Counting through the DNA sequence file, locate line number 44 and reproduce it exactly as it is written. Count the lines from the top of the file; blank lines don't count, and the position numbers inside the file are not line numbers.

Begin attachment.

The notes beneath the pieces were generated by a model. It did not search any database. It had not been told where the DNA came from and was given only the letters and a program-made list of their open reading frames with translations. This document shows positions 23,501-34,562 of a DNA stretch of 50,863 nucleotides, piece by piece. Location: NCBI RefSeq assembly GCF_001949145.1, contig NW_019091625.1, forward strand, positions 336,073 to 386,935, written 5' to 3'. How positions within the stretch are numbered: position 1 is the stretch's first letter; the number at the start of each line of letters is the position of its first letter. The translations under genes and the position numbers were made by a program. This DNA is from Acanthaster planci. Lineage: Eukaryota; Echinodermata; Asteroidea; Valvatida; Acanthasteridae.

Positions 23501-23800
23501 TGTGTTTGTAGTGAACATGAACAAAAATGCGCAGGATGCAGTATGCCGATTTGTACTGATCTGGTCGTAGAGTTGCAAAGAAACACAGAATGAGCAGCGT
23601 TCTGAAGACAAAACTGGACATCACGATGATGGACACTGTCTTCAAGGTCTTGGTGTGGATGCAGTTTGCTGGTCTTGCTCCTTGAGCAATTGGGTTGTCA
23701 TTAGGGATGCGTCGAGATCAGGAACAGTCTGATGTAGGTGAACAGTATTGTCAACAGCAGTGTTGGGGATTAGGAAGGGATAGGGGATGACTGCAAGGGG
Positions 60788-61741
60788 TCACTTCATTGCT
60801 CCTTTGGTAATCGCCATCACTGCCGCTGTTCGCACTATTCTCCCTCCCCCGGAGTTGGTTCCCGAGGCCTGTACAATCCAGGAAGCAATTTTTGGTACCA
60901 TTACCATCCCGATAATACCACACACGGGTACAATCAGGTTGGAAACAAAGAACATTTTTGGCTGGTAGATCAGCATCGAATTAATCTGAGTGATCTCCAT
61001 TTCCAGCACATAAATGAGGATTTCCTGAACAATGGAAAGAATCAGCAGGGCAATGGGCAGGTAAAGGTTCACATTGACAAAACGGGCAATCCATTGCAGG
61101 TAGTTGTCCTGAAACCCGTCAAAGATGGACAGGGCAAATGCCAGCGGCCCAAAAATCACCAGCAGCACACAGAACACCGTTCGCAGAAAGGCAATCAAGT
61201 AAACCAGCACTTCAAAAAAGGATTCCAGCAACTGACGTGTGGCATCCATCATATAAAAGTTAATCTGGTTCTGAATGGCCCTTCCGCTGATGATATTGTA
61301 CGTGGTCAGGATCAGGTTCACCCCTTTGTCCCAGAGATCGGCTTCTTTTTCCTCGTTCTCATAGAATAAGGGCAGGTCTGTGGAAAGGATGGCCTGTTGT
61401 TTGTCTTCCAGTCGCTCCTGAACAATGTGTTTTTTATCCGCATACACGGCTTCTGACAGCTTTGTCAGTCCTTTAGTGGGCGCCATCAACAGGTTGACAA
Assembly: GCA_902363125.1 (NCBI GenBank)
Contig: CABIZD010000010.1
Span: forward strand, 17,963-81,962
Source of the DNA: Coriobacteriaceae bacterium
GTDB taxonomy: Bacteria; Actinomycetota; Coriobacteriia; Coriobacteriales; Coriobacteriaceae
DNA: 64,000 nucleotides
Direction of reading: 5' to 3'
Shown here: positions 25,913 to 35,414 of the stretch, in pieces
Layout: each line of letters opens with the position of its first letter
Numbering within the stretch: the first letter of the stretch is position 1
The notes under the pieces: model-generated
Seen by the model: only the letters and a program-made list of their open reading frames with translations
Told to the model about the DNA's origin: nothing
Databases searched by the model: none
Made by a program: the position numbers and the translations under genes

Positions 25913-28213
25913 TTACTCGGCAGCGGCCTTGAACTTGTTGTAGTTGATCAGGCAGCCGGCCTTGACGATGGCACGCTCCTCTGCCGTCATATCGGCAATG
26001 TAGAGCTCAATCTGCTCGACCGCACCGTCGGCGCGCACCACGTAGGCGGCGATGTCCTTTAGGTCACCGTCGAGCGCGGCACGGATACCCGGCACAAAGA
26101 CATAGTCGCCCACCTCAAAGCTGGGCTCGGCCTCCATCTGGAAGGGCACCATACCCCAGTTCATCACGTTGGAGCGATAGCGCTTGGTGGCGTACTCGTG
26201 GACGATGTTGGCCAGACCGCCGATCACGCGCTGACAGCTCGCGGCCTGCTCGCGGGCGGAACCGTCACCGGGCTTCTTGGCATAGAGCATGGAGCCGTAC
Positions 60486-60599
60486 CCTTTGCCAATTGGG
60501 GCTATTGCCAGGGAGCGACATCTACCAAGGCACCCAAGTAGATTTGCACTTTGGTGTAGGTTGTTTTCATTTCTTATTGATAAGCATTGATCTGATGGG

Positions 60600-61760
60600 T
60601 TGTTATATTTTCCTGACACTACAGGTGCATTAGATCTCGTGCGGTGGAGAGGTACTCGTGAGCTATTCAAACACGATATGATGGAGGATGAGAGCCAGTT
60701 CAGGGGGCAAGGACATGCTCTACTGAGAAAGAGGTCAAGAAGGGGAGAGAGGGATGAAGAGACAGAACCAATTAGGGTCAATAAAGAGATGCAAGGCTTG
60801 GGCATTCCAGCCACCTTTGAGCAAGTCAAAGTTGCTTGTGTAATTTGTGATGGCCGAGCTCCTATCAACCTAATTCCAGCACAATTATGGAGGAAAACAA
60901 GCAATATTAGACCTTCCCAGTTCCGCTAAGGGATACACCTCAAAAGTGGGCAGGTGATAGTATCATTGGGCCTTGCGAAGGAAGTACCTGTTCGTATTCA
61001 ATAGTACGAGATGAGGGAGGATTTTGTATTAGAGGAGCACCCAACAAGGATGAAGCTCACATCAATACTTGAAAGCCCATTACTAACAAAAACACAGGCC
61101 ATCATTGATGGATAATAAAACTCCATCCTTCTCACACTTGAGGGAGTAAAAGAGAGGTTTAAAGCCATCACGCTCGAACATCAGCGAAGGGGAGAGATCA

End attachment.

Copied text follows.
61001 ATAGTACGAGATGAGGGAGGATTTTGTATTAGAGGAGCACCCAACAAGGATGAAGCTCACATCAATACTTGAAAGCCCATTACTAACAAAAACACAGGCC